The best way to prevent cavities is to understand what causes them. A cavity is basically a hole in your tooth that will continue to grow and get deeper if it isn’t fixed. Cavities form as a result of tooth decay, when bacteria turn sugar and starches from the food you eat into acids. The germs develop into a sticky film, called plaque, that adheres to the teeth. If the plaque isn’t cleared away, the acids eat through the tooth’s enamel, or outer layer, and reach the inner soft layer, the dentin, causing the decay to spread.
If your dentist discovers a cavity during your routine checkup, it’s important to have it repaired. The rotted portion of the tooth will be removed, and the hole will be filled with a material that will help the rest of the tooth remain healthy. Sealants are sometimes advised, for both adults and children, to strengthen vulnerable parts of teeth that are likely to develop cavities, usually the molars.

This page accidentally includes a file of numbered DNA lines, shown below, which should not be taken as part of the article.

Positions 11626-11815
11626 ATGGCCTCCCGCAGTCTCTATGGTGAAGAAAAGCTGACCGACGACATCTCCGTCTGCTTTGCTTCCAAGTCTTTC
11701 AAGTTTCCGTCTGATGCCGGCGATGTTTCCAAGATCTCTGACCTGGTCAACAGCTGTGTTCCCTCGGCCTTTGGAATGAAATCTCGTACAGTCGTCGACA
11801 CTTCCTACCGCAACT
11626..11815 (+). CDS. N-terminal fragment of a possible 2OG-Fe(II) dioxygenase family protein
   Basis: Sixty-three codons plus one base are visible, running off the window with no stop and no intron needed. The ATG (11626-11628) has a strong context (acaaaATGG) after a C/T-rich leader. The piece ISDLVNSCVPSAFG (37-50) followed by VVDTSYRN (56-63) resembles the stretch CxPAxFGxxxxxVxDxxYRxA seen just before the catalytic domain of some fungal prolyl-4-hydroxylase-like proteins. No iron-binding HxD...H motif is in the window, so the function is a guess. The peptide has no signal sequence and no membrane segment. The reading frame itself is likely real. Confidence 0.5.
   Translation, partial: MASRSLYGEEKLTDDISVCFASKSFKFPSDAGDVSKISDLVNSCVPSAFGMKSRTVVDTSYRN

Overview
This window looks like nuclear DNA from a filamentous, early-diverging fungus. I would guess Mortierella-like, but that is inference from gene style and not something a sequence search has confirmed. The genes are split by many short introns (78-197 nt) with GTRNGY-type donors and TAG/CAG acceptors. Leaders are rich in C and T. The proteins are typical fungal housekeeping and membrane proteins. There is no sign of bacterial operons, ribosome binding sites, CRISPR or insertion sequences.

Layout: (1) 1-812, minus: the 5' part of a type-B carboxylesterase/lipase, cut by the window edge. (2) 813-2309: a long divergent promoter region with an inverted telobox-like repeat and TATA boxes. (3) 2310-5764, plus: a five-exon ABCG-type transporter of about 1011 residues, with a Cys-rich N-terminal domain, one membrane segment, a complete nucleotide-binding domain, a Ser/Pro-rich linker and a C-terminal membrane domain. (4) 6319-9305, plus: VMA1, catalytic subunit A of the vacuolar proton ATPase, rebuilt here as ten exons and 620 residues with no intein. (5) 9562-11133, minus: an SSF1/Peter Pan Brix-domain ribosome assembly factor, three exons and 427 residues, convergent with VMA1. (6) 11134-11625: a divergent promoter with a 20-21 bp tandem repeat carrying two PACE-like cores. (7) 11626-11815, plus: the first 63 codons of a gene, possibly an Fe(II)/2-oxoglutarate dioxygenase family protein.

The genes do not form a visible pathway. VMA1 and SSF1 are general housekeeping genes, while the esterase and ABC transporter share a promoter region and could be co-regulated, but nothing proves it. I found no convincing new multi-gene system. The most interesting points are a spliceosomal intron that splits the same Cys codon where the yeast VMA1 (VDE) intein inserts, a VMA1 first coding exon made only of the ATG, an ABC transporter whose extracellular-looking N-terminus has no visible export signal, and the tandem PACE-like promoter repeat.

A toothache is one signal that you may have developed a cavity. Another is that your teeth may be very sensitive to hot or cold foods and drinks. You might feel pain when you chew. Cavities aren’t usually visible when they first develop. If you’re lucky, they’ll be detected during a visit to your dentist, either through a routine exam or on an x-ray. Cavities are much easier to repair when they’re caught early.
Preventing cavities is key. Brush teeth twice daily with fluoride toothpaste; be sure to gently brush gums as well. Additional fluoride can be added with a special treatment by your dentist. Floss once a day to help remove plaque and food between teeth that your toothbrush can’t reach. Limit sugary foods and beverages, including candy, soda, and sweetened juice. Use an antibacterial mouthwash at least once a day. For more information about cavities and how to prevent them, please contact:
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